I was feeling pretty darned confident that I was going to have real success when I returned to the range ..... what could go wrong?   We all know that feeling.   When I headed out to the range the wind was as still as I've ever seen it before and there was blue sky in all directions.   Then, I arrived to find that I had the whole rifle range to myself.   God was with me for sure.   I took my time and got everything set up to shoot my first group.   That's when I found that my precious handloads would not chamber.   What a bummer!   This brass was only fired twice before and it was resized with the same Full Length resizing die that I had been using, and it was made by one of the most popular die manufacturers.   That's when I remembered one of my shooting buddies tell me that he didn't reload belted magnums, because the cases would swell up so much that they could only be reloaded 2 or 3 times before the resizing die would fail to remove the bulge "just above" the belt.   He also said that belted magnums could swell up and increase the diameter of the belt itself, although he said that he has never seen it happen that way.   Well I whipped out my calipers to see exactly what was causing me to loose such a good day at the range.

      The problem was a slight bulge "just above" the belt.   My cartridges had swollen to .514" after the second loading of my cases.   This dimension starts out at .507" on unfired Federal or Winchester cases.   The "standard" case dimension in this area is .511" according to all of my reloading manuals.   The minimum SAAMI spec chamber size, in this area is .5136" (and it's the same for 95% of all belted magnum cartridges).   I later tried using several types of dies and the same thing just kept happening after the second or third reloading.   This resizing problem only occurs with belted magnum cases because of their unique case design.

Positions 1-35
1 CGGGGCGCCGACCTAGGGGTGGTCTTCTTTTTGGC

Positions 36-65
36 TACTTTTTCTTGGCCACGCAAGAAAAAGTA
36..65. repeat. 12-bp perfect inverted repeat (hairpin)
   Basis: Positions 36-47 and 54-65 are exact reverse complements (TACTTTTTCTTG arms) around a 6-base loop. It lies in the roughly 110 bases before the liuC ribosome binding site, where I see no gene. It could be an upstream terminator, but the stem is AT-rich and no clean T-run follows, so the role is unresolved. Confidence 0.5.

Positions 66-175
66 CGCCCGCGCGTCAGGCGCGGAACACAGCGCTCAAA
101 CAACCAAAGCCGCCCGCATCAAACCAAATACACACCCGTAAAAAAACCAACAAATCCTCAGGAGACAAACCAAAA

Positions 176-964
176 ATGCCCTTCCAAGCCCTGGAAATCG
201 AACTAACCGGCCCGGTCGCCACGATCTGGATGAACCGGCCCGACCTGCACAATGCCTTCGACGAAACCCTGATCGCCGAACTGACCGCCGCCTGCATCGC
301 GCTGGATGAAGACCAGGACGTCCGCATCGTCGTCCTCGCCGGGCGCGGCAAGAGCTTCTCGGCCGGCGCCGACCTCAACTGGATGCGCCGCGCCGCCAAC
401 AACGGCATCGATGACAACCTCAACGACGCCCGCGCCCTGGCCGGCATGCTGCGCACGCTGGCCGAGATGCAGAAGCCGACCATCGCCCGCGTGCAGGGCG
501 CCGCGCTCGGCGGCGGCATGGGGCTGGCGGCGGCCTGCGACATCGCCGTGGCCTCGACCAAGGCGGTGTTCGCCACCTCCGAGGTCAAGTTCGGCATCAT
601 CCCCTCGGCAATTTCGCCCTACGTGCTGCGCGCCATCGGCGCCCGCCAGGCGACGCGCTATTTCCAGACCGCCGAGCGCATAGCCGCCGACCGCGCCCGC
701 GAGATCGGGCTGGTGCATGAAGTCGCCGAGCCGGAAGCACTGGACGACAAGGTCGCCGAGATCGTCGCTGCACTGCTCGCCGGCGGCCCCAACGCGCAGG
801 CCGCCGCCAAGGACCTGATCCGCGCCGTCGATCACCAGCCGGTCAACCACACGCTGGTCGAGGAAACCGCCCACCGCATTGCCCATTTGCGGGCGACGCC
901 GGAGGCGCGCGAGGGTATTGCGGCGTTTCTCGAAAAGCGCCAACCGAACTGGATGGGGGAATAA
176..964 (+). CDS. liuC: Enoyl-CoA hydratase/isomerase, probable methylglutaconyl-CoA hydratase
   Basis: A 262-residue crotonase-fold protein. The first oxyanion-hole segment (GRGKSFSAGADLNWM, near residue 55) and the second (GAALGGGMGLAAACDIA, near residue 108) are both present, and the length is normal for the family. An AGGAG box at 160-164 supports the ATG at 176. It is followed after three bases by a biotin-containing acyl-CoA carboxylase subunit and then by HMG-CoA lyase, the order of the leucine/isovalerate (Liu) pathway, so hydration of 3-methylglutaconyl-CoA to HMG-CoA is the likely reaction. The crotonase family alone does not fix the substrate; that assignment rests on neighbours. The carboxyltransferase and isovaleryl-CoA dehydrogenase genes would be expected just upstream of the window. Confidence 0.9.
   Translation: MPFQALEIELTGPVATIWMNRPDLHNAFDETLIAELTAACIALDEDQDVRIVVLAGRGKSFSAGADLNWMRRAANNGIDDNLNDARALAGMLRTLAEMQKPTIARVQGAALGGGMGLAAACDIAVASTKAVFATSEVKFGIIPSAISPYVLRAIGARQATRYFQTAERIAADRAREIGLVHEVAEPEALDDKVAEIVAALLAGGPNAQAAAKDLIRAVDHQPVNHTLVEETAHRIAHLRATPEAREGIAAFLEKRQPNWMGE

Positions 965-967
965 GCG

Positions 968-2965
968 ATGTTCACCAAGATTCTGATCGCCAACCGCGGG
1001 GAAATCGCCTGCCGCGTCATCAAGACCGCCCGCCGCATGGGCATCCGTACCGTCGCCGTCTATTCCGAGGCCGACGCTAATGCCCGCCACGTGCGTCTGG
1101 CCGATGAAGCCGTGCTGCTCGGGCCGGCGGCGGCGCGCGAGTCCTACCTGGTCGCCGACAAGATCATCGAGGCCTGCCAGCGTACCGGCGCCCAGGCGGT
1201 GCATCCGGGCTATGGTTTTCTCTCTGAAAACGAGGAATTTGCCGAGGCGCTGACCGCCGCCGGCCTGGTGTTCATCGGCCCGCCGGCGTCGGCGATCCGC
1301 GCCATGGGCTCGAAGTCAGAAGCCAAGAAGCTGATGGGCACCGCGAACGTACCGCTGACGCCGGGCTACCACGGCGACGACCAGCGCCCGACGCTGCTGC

I later found that this problem has been around for over 50 years and lots of shooters are familiar with the case expansion problems that occur "just above" the belt.   In order to reduce any given area of your case, a FL resizing die needs to travel about .100" beyond contacting that area, just to reduce the case diameter by .001".   Belted cases prevent conventional resizing dies from traveling far enough down the case.   These cases soon develop a slight "bulge" around the pressure ring (usually after just 2 or 3 firings) and when that happens, the case is useless.   This case bulge happens during the reloading process - not when it's in the chamber.   Many shooters have discovered this problem the same way I did . . . . when their handloads begin to stick in their chamber or when they no longer chamber at all.

      You may have noticed what happens after running any kind of lubed case into a full length resizing die.   The case sticks when you start to withdraw it .... you're feeling the tension caused by the brass partially "springing back".   That's another reason why your sizing die needs to go slightly beyond any given area that is to be resized.   The resizing operation forces your case into a tapered resizing die so that the case diameter gets returned close to the original dimensions.   The problem with resizing belted magnum cases occurs when the die has to stop at the belt on the case.   Due to the design of belted cases, conventional resizing dies just can't go beyond the belt.   After just 2 or 3 firings, the case often bulges too much to be resized.   Keep in mind that the case bulge happens during the reloading process - not in the chamber.   There must be a better way to reload belted magnum cases.

      Remember the nine-month project that I mentioned earlier?   I found that there are a lot of shooters out there that are aware of this condition with belted cases.   Most of 'em found out about it the same way that I did.   There had to be a solution, so I called Bob Blane at Sinclair International.   Most of us know that these people are real serious shooters and that they can supply us with every type of reloading tool and widget that you can possibly imagine.   He told me that "If you're shooting a belted magnum cartridge, that's what happens ... period.   There's nothing that you can do about it".   Gadzooks ... I might have actually come across something that really needs to be invented!

SCGAA Rifle Range in Florida

I tested so much at the range that some people may have thought that I lived out there.